One of the most widely used measures of air quality is the air quality index (AQI). It describes current or near-term forecasts of air quality. Not all countries have adopted it, but AQI has become a primary standard to determine if the air is safe for humans to breathe, depending on several fundamental scientific yardsticks. The AQI has been so high for so long that in some nations, it is unlikely to get better. Rather, it almost certainly will worsen, because these nations have done little if anything to stem rising air pollution. In most cases, they cannot.
According to air quality experts AirNow, AQI measurements take into account five sets of data: ground-level ozone, particle pollution (also known as particulate matter, including PM2.5 and PM10), carbon monoxide, sulfur dioxide and nitrogen dioxide.
“Unhealthy” air quality is measured by an index that runs from 150 to 200. This is a particular problem for some portions of the population, especially those with preexisting conditions that could be affected by air pollution. “Very unhealthy” air conditions are measured on an index from 201 to 300. This level is described as a present health risk for all people. Finally, “hazardous” is pegged at 300 or higher on the index. This triggers emergency health warnings in almost all places. Hazardous warnings occasionally are posted in some large cities, particularly in Afghanistan, Bangladesh, China, India, Mongolia and Pakistan. To see these by day, the World’s Air Pollution organization posts city figures in real-time.
Over the course of 2019, five countries posted values of 150 for the entire year. Among them, they have 23% of the world’s population. IQAir, which tracks air quality by city and country, lists these as the countries with the worst air quality:
Why won’t these numbers ever improve? Among other things is the law of weighted averages. Except for Mongolia, each country has huge cities that routinely have AQI figures above 200, and sometimes much higher.
These cities include, in particular in China, Chengdu, Chongqing, Guangzhou, Shenzhen and Wuhan. These and other Chinese cities with high air pollution have populations in the millions, sometimes over 10 million residents. This helps push the national number higher.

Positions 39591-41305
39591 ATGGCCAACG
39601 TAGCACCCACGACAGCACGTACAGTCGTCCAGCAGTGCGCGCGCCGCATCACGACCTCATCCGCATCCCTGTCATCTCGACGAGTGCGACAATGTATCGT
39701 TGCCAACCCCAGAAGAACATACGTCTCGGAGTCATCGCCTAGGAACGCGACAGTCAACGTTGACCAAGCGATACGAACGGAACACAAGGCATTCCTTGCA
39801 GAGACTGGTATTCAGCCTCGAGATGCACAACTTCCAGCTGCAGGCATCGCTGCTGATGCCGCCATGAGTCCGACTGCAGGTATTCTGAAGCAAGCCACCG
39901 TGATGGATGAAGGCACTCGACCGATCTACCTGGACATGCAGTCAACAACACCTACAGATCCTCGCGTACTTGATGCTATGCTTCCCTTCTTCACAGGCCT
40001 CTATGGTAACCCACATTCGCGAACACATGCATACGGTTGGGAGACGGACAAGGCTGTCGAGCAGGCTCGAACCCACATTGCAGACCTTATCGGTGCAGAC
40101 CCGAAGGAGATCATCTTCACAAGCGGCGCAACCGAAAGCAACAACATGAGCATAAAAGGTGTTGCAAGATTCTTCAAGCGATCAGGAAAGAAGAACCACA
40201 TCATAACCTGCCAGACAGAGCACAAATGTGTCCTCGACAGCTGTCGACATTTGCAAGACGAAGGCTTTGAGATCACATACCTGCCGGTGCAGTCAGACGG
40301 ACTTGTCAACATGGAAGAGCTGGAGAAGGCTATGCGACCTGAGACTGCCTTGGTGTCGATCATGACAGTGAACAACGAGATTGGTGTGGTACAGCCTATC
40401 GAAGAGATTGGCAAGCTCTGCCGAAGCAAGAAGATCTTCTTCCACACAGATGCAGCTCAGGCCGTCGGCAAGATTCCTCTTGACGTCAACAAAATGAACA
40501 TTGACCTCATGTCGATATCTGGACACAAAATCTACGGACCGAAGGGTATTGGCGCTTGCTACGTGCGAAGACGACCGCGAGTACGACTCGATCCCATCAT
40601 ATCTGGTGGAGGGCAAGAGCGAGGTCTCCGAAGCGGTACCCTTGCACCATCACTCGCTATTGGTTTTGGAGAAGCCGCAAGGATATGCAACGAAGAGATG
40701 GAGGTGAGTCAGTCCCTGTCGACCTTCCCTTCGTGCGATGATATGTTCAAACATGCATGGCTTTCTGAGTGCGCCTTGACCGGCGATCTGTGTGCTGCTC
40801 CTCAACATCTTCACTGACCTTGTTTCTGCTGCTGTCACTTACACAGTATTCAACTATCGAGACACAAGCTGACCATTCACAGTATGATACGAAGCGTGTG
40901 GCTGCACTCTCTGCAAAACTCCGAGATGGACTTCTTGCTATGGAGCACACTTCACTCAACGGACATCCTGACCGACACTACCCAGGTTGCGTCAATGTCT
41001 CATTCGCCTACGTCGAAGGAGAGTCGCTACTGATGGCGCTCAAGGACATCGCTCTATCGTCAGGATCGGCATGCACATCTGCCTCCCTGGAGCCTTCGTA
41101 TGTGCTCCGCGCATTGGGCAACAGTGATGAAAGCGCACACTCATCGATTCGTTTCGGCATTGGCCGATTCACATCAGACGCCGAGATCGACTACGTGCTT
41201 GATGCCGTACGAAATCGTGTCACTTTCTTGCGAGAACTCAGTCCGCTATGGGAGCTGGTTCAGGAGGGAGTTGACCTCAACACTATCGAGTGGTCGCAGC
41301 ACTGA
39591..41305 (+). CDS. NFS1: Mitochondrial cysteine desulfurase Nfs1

In Pakistan, Karachi, which often has terrible air pollution, has a population of 15 million. In Afghanistan, Kabul exhibits the same problems. Agra, Delhi, Gaya, Jaipur and Muzaffarpur in India have among the worst air pollution problems of any cities in the world. The Indian city of Kanpur has been named as having the worst air pollution of any city in the world.
The most direct answer to why air pollution problems in these nations will not improve, and actually will get worse, is both industry and household energy use practices. In India, according to the Financial Times, pollution is driven by “dirty diesel exhaust fumes, construction dust, rising industrial emissions and crop burning, which has created heavy loads of harmful pollutants in the air.” The Indian government would need to spend untold hundreds of billions of dollars to retrofit plants, change how crops are handled and replace diesel engines with those fitted with clean engine technology.
The chance for change in other countries troubled by very high AQI is equally grim. Afghanistan, Bangladesh, Mongolia and Pakistan are wretchedly poor. The World Bank shows these nations have among the lowest gross domestic product per capita in the world. Central governments lack the resources to change energy sources. As their populations grow, the air quality situation will only worsen.
Other nations may be on the path to permanently high dangerous air quality. However, these five are already there and will not turn back.